If we observe Table 5, the best prediction result of the HHV value for peanut shell has been achieved with Equation (12) with a deviation of 0.165%, followed by Equation (11), proposed by Demirbas et al. (2004), with a deviation of 0.259%. In third place is Equation (9), proposed by Tillman (1978), with a deviation of 0.444%, and fourthly, Equation (18). In addition, it should be noted that Equations (9), (11), (12), and (18) require only one parameter for their calculation, assuming that HHV is a linear function of its the carbon content, and then the algebraic equation has the form HHV= a + b·C, where C is the carbon content (%). This has proven to be the most optimal formula for the calculation of HHV, with an expected error of less than 1% in absolute value. It should be noted that carbon and oxygen almost always account for about 90% of the biomass weight and that the correlation between carbon and oxygen is also high [44], so the results are logical. Therefore, the main advantage of this equation is that, using the data from an elemental component of biomass such as carbon, more sophisticated laboratory equipment is not needed, which is not always available everywhere.

3.3. Potential of Peanut Shell for Reducing CO2 Emissions

Carbon dioxide emissions into the atmosphere are a major environmental concern. Considered one of the reasons for climate change, an alternative to fossil fuels is making its way: biomass.
The burning of fossil fuels is one of the main reasons for global warming. The search for energy sources to replace coal or oil is necessary to maintain sustainable economic development. This section shows the benefits of using peanut shells as a biofuel to reduce CO2 emissions.
Once the different energy parameters of the peanut shell are known, its energy potency can be calculated from the world production of peanuts using Equation (21):
E c = R H × P c × H H V × f s × U c
where:
Ec is the potential of energy production using the peanut shell as biofuel in each country (MWh);
RH is relative humidity (10%);
Pc is the peanut shell production in each country (kg);
HHV is the higher heating value (18.547 MJ/kg);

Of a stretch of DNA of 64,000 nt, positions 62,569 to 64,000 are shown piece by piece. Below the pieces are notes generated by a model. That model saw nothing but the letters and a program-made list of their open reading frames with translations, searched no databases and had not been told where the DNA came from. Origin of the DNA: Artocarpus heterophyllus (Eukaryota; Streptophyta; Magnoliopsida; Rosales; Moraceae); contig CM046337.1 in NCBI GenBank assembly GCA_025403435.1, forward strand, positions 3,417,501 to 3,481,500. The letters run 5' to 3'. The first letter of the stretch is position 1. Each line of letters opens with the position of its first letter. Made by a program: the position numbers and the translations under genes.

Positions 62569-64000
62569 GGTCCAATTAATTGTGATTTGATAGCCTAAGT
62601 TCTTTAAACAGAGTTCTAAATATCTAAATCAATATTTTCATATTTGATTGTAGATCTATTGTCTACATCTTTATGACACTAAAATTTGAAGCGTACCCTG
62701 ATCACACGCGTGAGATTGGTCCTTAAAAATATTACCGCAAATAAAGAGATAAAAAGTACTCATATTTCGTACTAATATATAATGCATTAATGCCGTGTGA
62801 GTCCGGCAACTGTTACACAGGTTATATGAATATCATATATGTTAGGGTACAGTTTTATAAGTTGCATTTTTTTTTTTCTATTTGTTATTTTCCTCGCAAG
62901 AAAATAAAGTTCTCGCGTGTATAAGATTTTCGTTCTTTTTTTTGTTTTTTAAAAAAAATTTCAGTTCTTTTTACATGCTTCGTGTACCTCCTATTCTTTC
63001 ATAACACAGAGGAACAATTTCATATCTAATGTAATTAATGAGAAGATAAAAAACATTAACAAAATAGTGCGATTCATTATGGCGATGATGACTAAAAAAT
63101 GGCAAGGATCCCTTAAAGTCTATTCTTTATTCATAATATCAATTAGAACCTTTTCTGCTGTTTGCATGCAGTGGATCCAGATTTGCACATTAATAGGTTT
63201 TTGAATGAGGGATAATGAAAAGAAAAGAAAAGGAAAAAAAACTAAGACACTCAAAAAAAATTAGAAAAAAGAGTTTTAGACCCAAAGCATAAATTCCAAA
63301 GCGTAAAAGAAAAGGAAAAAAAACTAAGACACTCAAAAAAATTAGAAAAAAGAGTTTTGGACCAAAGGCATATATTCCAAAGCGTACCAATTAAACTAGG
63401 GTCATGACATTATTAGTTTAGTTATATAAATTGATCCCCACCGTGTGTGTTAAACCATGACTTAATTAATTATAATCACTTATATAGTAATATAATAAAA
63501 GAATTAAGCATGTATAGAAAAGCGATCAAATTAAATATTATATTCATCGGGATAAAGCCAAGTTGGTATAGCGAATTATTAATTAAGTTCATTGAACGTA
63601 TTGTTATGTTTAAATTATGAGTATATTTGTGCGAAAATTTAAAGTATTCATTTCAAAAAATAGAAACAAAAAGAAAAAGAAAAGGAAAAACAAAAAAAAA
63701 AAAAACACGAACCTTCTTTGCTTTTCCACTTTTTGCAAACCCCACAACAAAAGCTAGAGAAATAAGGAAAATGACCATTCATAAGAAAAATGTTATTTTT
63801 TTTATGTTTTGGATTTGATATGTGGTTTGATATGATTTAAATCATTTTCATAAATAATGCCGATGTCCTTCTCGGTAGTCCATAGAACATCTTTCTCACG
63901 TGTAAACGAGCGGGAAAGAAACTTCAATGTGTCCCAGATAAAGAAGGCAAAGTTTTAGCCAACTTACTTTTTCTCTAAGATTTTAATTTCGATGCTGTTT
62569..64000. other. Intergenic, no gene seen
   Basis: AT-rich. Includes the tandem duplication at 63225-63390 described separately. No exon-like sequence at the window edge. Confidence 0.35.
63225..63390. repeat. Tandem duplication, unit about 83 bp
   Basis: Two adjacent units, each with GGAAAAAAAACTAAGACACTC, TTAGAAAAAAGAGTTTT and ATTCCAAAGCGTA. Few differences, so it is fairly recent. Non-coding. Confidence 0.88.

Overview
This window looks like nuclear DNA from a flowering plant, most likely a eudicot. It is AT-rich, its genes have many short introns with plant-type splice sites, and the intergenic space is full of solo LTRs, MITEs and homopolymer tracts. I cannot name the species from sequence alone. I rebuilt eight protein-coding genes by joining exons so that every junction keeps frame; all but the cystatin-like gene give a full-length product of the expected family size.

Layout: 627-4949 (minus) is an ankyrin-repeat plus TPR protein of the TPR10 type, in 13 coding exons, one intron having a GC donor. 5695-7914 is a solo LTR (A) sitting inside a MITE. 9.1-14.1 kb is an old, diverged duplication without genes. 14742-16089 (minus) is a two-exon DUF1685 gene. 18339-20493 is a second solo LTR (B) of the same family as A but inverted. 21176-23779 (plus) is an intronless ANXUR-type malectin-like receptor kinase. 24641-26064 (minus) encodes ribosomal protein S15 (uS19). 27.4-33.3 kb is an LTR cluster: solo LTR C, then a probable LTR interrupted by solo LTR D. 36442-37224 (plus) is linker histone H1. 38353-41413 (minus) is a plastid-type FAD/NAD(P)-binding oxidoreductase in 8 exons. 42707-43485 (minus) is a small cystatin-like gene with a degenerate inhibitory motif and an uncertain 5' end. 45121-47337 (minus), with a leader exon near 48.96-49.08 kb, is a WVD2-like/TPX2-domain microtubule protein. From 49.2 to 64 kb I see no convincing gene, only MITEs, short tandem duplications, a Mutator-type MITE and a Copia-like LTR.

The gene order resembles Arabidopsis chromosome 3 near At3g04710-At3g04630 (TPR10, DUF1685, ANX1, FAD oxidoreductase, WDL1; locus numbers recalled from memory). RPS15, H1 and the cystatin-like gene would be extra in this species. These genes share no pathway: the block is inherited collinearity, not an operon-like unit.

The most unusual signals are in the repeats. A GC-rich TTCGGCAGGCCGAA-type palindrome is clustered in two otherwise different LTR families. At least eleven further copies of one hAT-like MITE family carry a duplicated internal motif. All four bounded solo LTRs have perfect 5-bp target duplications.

fs is the factor of shell in a whole peanut (30%);
Uc is the unit conversion (0.000277778 Wh/J).
Figure 4 shows the global energy produced using peanut shells as biofuel. The largest production of energy from peanut shells is found in China (25,579.75 MWh), followed by India (11,440.42 MWh), Nigeria (5253.69 MWh), the United States (3637.60 MWh), and Sudan (2891.79 MWh).
In many industrialized countries, biomass accounts for more than 50% of national energy consumption. There, the consumption of energy biomass is often much lower due to the predominant contribution of “fossil fuels”. This situation reached a turning point in the 1970s with the first oil crisis, which allowed us to glimpse the unsustainability of a model based on the almost exclusive use of fossil resources. Since then, there has been a growing interest in energy saving and efficiency as well as in the consumption of local renewable resources, including biomass, with the dual objective of reducing energy dependence and CO2 emissions. Therefore, in order to limit this increase in emissions, strategic plans such as the European Union’s Strategic Framework for 2030 or the United States’ Clean Energy Plan have been implemented, in which the United States undertakes to reduce CO2 emissions by 32% by 2030 [58].
Energy competitiveness needs to be complemented by other measures to tackle climate change, i.e., to curb the increase in greenhouse gas emissions without damaging economic growth: